For patient or advocacy inquiries please contact email@example.com.
This press release contains forward-looking statements that involve risks and uncertainties relating to future events and the future performance of Alexion, including statements related to: the potential benefits of ULTOMIRIS as a treatment for patients with aHUS, the impact of aHUS on patients, the benefits of diagnosing aHUS in patients; the timing for regulatory filings for marketing authorizations of ULTOMIRIS for the treatment of aHUS in the EU and Japan; and that ULTOMIRIS can provide benefits for patients with aHUS. Forward-looking statements are subject to factors that may cause Alexion’s results and plans to differ materially from those expected by these forward looking statements, including for example: the anticipated benefits of ULTOMIRIS for aHUS patients may not be realized; results of clinical trials may not be sufficient to satisfy any other regulatory authority in order to approve ULTOMIRIS as a treatment for aHUS or TMA (or they may request additional trials or additional information); results in clinical trials may not be indicative of results from later stage or larger clinical trials (or in broader patient populations once the product is approved for use by regulatory agencies); the possibility that results of clinical trials are not predictive of safety and efficacy and potency of our products (or we fail to adequately operate or manage our clinical trials) which could cause us to discontinue sales of the product (or halt trials, delay or prevent us from making regulatory approval filings or result in denial of approval of our product candidates); unexpected delays in clinical trials; unexpected concerns regarding products and product candidates that may arise from additional data or analysis obtained during clinical trials or obtained once used by patients following product approval; future product improvements may not be realized due to expense or feasibility or other factors; delays (expected or unexpected) in the time it takes regulatory agencies to review and make determinations on applications for the marketing approval of our products; inability to timely submit (or failure to submit) future applications for regulatory approval for our products and product candidates; inability to timely initiate (or failure to initiate) and complete future clinical trials due to safety issues, IRB decisions, CMC-related issues, expense or unfavorable results from earlier trials (among other reasons); our dependence on sales from our principal product (SOLIRIS); future competition from biosimilars and novel products; decisions of regulatory authorities regarding the adequacy of our research, marketing approval or material limitations on the marketing of our products; delays or failure of product candidates to obtain regulatory approval; delays or the inability to launch product candidates due to regulatory restrictions, anticipated expense or other matters; interruptions or failures in the manufacture and supply of our products and our product candidates; failure to satisfactorily address matters raised by regulatory agencies regarding products and product candidates; uncertainty of long-term success in developing, licensing or acquiring other product candidates or additional indications for existing products; inability to complete acquisitions or grow the product pipeline through acquisitions (including due to failure to obtain antitrust approvals); the possibility that current rates of adoption of our products are not sustained; the adequacy of our pharmacovigilance and drug safety reporting processes; failure to protect and enforce our data, intellectual property and proprietary rights and the risks and uncertainties relating to intellectual property claims, lawsuits and challenges against us (including intellectual property lawsuits relating to ULTOMIRIS brought by third parties and inter partes review petitions submitted by third parties); the risk that third party payors (including governmental agencies) will not reimburse or continue to reimburse for the use of our products at acceptable rates or at all; failure to realize the benefits and potential of investments, collaborations, licenses and acquisitions; the possibility that expected tax benefits will not be realized; potential declines in sovereign credit ratings or sovereign defaults in countries where we sell our products; delay of collection or reduction in reimbursement due to adverse economic conditions or changes in government and private insurer regulations and approaches to reimbursement; uncertainties surrounding legal proceedings, company investigations and government investigations, including investigations of Alexion by the U.S. Securities and Exchange Commission (SEC) and U.S. Department of Justice; the risk that estimates regarding the number of patients with PNH, aHUS, gMG, NMOSD, HPP and LAL-D and other indications we are pursuing are inaccurate; the risks of changing foreign exchange rates; risks relating to the potential effects of the Company’s restructuring; risks related to the acquisition of Syntimmune and other companies and co-development efforts; and a variety of other risks set forth from time to time in Alexion’s filings with the SEC, including but not limited to the risks discussed in Alexion’s Quarterly Report on Form 10-Q for the quarter ended June 30, 2019 and in our other filings with the SEC. Alexion disclaims any obligation to update any of these forward-looking statements to reflect events or circumstances after the date hereof, except when a duty arises under law.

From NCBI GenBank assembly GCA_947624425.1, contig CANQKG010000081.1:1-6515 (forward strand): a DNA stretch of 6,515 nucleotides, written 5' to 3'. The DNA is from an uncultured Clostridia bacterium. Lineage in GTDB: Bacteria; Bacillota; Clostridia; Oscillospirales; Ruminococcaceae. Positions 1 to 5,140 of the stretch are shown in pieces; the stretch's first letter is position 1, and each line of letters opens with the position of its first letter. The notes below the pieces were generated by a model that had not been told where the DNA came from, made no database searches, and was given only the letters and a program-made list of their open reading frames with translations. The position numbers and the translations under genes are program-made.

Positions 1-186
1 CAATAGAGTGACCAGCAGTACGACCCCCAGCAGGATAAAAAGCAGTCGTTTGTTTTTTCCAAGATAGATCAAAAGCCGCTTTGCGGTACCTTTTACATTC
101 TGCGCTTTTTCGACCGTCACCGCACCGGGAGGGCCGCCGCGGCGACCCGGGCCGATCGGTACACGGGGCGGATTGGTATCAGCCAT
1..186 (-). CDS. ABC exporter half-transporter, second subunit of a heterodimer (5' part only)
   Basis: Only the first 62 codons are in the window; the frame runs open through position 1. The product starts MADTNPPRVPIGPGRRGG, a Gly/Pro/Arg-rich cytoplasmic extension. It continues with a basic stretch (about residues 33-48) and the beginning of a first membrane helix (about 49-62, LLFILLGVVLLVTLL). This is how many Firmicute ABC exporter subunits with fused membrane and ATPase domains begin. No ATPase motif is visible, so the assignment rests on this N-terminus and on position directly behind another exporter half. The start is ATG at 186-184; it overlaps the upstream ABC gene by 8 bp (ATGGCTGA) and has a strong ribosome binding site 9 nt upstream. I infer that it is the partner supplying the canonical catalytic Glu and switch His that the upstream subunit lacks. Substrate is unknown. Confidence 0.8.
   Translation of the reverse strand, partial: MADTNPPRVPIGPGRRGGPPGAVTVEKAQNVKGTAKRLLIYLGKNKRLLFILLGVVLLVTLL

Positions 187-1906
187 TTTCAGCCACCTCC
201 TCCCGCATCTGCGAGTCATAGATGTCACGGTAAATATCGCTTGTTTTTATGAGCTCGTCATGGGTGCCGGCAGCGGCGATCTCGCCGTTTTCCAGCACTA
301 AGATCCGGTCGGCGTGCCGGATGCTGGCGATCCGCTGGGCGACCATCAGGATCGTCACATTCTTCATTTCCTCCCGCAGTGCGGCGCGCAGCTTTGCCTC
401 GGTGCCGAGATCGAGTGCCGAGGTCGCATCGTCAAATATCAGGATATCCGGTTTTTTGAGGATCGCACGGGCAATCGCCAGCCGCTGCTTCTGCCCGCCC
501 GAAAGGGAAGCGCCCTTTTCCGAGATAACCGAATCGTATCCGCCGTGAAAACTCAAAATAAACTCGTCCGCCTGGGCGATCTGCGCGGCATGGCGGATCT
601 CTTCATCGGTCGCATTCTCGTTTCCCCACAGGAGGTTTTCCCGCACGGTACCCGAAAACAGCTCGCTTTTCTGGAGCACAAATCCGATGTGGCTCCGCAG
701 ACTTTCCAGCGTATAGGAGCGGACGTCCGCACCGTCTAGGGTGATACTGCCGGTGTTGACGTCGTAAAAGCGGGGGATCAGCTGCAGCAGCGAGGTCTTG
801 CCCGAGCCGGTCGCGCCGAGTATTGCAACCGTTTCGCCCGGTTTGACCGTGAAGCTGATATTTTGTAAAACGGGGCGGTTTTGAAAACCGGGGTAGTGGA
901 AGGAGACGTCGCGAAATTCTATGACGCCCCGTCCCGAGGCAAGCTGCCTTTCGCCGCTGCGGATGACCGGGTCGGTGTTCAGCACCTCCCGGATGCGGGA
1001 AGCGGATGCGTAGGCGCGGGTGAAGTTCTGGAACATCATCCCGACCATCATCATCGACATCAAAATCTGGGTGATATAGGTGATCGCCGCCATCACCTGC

Source: Alexion Pharmaceuticals, Inc.